Unreported 79% White/Caucasian
M = 33.3, SD = 9.4 86% heterosexual
Grubbs, Grant, et al. (2018, Study 3) N = 231; undergraduates 39.8% men Single items specific to study regarding PPU & aggregate of RBSM & ARPM Religiosity was not associated with the statements “I believe I am addicted to internet pornography” and “I would call myself an internet pornography addict.”
US 83% White/Caucasian
M = 19.3, SD = 1.8 79% heterosexual
Grubbs, Grant, et al. (2018, Study 4) N = 736 58.1% men Single items specific to study regarding PPU & the mean of single items specific to study regarding religiosity Religiosity was not associated with the statements “I believe I am addicted to internet pornography” and “I would call myself an internet pornography addict.”
US 75% White/Caucasian
M = 48, SD = 15.8 90% heterosexual
Kohut and Štulhofer (2018, Study 1)a Rijeka Panel; N = 314 100% boys CPCS, Faith in God measure, & single item specific to study regarding religiosity Religiosity was not associated with any measure of pornography use or the CPCS.
Croatia Unreported
24.41% = 15 and under; 73.23% = 16; 2.36% 17 and over Unreported
Kohut and Štulhofer (2018, Study 2)a Zagreb Panel; N = 197 100% boys CPCS, Faith in God measure, & single item specific to study regarding religiosity The CPCS was not correlated with Church attendance or personal faith.
Croatia Unreported
1.90% = 15 and under; 81.43% = 16; 16.67% = 17 and over Unreported
Leonhardt et al. (2018) N = 686 51% men (n = 350) and 49% women (n = 336 SCS (Adapted scale) & single religiosity items specific to study Found a positive correlation (r  =  0.29, P < 0.05) between religiousness (dichotomous variable, low vs. high religiousness) and perception of addiction.
US 60% White/Caucasian
M = 28.54, SD = 7.85 Unreported
Zilberman et al. (2018) Clinical sample: N = 61 93.4% men (n = 57) and 6.5% women (n = 4) I-CSB & self-report measure of religiosity  Chi square test indicated significantly different distribution of religious, traditional, and non-religious individuals across different categories of addiction (alcohol, drug, sex, gambling, and control) χ2 (8) = 130.418 P < 0.001. There was a higher prevalence of religious individuals in the sex addiction group (n = 53) compared to traditional (n = 2) and non-religious (n = 6).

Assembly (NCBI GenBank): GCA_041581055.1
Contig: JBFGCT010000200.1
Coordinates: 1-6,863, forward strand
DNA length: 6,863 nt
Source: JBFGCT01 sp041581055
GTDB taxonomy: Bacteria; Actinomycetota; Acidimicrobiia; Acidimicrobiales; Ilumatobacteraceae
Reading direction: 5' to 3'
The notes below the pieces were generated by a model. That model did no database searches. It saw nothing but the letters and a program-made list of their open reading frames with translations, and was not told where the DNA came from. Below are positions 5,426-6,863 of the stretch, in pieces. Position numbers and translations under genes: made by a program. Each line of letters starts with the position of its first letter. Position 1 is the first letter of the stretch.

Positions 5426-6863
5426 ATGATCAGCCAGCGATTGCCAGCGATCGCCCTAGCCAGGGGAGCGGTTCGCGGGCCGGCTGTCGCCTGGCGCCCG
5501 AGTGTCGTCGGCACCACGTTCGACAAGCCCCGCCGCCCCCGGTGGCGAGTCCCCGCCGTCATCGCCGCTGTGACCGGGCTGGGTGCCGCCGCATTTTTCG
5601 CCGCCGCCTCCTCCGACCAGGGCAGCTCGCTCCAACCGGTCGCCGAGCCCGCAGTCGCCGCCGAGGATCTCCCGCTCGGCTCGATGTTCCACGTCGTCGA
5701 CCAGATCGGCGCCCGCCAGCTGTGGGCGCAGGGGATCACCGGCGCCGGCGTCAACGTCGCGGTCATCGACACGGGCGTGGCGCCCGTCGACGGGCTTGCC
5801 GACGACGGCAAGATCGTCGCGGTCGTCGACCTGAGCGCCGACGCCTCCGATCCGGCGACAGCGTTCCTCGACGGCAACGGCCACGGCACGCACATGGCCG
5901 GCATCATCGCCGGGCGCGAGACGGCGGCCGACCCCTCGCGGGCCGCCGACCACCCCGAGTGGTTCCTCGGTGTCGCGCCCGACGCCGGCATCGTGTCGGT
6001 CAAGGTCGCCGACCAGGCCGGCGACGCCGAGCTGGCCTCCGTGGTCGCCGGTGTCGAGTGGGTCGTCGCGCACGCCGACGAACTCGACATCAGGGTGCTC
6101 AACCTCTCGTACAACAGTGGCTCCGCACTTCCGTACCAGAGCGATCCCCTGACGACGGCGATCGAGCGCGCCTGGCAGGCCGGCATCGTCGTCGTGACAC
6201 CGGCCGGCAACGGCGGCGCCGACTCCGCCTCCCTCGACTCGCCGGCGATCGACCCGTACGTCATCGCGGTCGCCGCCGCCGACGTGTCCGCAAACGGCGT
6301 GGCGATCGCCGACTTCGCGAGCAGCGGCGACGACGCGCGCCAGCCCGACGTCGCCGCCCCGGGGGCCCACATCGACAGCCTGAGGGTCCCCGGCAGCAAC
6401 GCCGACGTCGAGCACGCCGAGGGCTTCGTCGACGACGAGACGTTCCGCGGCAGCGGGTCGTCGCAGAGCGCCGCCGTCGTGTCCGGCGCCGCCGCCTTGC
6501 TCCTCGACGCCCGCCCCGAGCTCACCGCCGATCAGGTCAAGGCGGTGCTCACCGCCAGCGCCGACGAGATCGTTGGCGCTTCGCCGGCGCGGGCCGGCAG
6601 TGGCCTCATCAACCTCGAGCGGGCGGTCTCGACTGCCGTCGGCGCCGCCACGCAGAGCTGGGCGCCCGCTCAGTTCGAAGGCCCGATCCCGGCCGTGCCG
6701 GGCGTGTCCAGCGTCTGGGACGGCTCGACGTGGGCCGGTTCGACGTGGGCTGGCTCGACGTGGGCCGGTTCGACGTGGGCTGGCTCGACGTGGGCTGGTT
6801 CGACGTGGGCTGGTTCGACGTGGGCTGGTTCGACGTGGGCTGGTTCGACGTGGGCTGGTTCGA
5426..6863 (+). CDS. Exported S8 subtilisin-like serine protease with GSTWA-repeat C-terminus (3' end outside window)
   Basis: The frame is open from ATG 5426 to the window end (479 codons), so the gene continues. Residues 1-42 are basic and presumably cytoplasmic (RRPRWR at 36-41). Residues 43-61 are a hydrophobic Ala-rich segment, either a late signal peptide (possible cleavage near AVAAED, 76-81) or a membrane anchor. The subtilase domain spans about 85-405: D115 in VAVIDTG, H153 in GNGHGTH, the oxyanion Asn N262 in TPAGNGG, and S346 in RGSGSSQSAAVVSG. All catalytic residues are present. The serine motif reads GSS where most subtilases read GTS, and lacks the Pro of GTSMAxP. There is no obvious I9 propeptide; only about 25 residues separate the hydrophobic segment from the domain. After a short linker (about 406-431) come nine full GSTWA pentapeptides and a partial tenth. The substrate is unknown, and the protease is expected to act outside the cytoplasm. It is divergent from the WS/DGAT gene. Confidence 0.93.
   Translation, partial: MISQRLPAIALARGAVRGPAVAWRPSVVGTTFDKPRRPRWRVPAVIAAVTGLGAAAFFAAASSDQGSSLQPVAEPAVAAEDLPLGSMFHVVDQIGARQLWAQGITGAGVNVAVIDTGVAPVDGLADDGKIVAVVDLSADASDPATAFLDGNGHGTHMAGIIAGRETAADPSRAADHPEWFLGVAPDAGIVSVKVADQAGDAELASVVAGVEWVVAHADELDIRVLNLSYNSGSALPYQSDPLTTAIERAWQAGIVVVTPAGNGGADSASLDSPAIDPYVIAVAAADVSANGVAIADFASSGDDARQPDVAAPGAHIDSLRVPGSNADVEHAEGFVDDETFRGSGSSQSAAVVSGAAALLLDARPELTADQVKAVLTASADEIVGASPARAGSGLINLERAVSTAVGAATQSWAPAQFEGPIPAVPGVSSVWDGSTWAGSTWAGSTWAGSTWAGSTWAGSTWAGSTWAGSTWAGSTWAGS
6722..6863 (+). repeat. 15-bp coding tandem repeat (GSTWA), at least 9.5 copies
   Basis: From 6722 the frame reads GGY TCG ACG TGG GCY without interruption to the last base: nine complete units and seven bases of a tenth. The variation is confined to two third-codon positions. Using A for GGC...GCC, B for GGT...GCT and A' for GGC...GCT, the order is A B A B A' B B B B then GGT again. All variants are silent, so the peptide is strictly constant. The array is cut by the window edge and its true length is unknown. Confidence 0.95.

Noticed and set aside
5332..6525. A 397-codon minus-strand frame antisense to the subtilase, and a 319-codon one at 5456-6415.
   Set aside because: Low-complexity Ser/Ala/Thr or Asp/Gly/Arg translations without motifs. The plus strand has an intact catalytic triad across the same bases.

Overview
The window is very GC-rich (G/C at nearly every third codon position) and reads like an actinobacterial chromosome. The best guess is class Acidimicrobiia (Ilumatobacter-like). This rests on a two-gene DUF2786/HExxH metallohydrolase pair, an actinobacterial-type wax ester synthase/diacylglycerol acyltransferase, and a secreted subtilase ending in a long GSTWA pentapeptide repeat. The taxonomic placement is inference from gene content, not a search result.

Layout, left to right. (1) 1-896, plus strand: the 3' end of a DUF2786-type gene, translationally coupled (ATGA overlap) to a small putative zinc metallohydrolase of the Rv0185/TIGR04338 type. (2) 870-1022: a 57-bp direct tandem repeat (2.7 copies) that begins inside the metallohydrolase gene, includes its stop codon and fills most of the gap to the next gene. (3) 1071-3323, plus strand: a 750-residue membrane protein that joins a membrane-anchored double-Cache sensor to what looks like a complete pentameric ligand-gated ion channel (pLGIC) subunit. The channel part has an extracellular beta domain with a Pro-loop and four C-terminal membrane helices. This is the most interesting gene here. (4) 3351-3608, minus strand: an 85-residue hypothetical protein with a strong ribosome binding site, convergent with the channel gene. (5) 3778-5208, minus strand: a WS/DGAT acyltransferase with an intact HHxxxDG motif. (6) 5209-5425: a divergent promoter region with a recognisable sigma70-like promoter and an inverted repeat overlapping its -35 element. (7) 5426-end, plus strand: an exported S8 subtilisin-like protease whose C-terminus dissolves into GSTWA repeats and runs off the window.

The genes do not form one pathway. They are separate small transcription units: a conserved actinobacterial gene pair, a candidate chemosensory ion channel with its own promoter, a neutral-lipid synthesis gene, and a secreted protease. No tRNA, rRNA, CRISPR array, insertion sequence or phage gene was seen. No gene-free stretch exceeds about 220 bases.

Control sample: N = 78 Unreported
Israel Unreported
Unreported
Efrati (2019, Study 1) N = 661 49.8% boys (n = 329) and 50.2% girls (n = 332) I-CSB & basic demographic information regarding religiosityb Religious adolescents scored significantly higher than secular adolescents on CSB (β = 0.84, P < 0.001).
Israel Unreported
M = 16.84, SD = 1.29 Unreported
Efrati (2019, Study 2) N = 522 43.5% boys (n = 227) and 56.5% girls (n = 295)  I-CSB & basic demographic information regarding religiosity b Religious adolescents were higher than their secular adolescents on CSB (β = 0.75, P = 0.002).
Israel Unreported
M = 16.84, SD = 1.29 Unreported
Efrati (2019, Study 3) N = 317 49.5% boys (n = 157) and 50.5% girls (n = 160) I-CSB & basic demographic information regarding religiosityb Sexual thought suppression mediated the association between religiosity and CSB.
Israel Unreported
M = 17.84, SD = 4.23 Unreported
Grubbs, Kraus, et al. (2019) N = 2,075 Analyzed: N = 1,461 59% men CPUI-9 (adapted version Part 1) & the mean of single items specific to study regarding religiosity Religiosity was not correlated with frequency of pornography use or amount consumed per day, but was correlated with each of the three subscale representative items (r = 0.205, P < 0.001; r = 0.194, P < 0.001; r = 0.317, P < 0.001), with the three item self-perceived addiction measure (r = 0.283, P < 0.001), and the moral incongruence measure (r = 0.447, P < 0.001).
US 74% White/Caucasian
M = 44.8, SD = 16.7 Unreported
Maddock et al. (2019) a T1 N = 320 Time 2 (3 months) N = 175 Time 3 (6 months) N = 163  54.8% men and 45.3% women PPUS, CSB measure created specifically for study, & single items specific to study regarding religiosity Religiosity at baseline did not predict excessive or problematic pornography use at 3 months, and the interaction of religiosity and frequency of pornography use at baseline also did not predict excessive or compulsive use at 3 months. More religious people who viewed pornography were about equally as likely to view their use as excessive or compulsive as less religious people.
Unreported 74.7% White/Caucasian
M = 36.26, SD = 10.18 86% heterosexual
Rosmarin and Pirutinsky (2019) a N = 94 100% men Clinical interview, DRI, JCOPE, & single items specific to study regarding religiosity Religious struggles subscale of JCOPE was only positively correlated with problematic sexual behaviors among individual who were raised orthodox, whether they were currently still orthodox (r = 0.58, P < 0.01) or were no longer orthodox (r = 0.47, P < 0.05). No other variables were correlated for these two groups, and there was no association between religiosity and sexual behavior for these who were not raised orthodox.
US Unreported
M = 40.15, SD = 16.11 Unreported